Larger organisations in the supply chain are better placed to compete and some have already established dual sourcing arrangements to avoid supply shortages during the ramp up phase. For SME suppliers however, this solution might be too costly or they may lack the volumes to make it viable. In these cases, a cost-centric approach now could reap rewards further down the line, when the ramp up begins. Controlling costs when production rates are low, will deliver value as rates start to climb.
A cost-centric approach to preparing for the ramp up should involve making sure that the business understands the true cost of a product. Cost engineering can be used to determine whether a product is being made cost-effectively or whether there is scope to trim costs while protecting quality by switching materials or altering production processes. Many SME manufacturers in the supply chain expect to make low margins, so understanding the true cost of a product is vital and needs to be understood before commencing negotiations with customers.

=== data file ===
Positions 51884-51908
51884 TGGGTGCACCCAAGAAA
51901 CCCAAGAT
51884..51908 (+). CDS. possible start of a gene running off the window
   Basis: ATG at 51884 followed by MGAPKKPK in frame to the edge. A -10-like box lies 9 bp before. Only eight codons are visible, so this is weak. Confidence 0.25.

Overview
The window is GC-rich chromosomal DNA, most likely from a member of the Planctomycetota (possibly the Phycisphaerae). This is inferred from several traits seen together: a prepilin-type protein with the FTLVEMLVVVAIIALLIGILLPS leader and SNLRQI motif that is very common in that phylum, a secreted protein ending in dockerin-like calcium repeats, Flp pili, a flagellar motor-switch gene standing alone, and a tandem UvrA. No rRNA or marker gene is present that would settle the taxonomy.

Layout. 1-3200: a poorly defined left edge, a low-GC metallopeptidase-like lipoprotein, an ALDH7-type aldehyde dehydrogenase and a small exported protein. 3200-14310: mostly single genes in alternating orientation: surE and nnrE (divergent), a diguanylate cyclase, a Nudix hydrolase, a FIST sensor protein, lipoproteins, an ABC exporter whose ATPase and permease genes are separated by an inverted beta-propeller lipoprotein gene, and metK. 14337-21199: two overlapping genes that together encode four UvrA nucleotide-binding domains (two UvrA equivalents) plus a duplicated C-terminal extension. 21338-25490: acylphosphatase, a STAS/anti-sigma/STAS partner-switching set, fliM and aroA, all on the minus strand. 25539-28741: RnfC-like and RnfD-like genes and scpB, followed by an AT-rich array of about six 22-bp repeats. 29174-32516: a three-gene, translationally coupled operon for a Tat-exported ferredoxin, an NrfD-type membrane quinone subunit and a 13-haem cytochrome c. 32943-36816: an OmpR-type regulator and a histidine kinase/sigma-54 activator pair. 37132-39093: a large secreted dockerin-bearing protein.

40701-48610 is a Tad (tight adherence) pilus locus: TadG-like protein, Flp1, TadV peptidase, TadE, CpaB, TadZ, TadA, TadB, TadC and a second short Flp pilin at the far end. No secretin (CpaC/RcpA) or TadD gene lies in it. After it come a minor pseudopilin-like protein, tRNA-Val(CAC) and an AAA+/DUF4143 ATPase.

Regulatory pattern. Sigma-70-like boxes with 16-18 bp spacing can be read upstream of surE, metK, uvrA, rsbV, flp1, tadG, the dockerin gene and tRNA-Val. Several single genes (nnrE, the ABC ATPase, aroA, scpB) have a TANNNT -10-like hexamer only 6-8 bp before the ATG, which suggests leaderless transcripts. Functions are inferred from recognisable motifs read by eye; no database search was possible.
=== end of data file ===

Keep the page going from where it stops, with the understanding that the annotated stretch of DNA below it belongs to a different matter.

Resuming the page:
With some green shoots evident in terms of rising demand for long-haul flights, there are significant opportunities ahead for suppliers. Those that are ready for the ramp up will thrive, but those that have not invested in understanding their cost base, improving process efficiency and boosting resources at the right time could find themselves behind the curve.
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With defence spending increasing and civil aviation passenger numbers predicted to rise, could this be the year that they put their ‘factory of the future’ strategies to the test?